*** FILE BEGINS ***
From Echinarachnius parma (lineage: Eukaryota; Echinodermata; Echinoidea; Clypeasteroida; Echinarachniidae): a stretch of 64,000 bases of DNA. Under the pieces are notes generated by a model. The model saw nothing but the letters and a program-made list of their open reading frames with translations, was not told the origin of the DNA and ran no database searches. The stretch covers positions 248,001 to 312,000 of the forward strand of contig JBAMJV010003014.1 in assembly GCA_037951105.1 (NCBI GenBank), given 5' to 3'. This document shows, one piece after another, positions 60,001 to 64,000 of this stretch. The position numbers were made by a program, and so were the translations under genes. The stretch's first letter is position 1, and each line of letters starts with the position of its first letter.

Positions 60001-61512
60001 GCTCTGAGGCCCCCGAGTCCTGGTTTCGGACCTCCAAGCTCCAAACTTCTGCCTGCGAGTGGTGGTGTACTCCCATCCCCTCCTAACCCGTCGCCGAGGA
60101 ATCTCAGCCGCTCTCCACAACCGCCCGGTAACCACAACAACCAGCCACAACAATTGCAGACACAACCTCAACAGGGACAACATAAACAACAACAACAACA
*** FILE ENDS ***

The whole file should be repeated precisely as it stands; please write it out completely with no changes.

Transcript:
From Echinarachnius parma (lineage: Eukaryota; Echinodermata; Echinoidea; Clypeasteroida; Echinarachniidae): a stretch of 64,000 bases of DNA. Under the pieces are notes generated by a model. The model saw nothing but the letters and a program-made list of their open reading frames with translations, was not told the origin of the DNA and ran no database searches. The stretch covers positions 248,001 to 312,000 of the forward strand of contig JBAMJV010003014.1 in assembly GCA_037951105.1 (NCBI GenBank), given 5' to 3'. This document shows, one piece after another, positions 60,001 to 64,000 of this stretch. The position numbers were made by a program, and so were the translations under genes. The stretch's first letter is position 1, and each line of letters starts with the position of its first letter.

Positions 60001-61512
60001 GCTCTGAGGCCCCCGAGTCCTGGTTTCGGACCTCCAAGCTCCAAACTTCTGCCTGCGAGTGGTGGTGTACTCCCATCCCCTCCTAACCCGTCGCCGAGGA
60101 ATCTCAGCCGCTCTCCACAACCGCCCGGTAACCACAACAACCAGCCACAACAATTGCAGACACAACCTCAACAGGGACAACATAAACAACAACAACAACA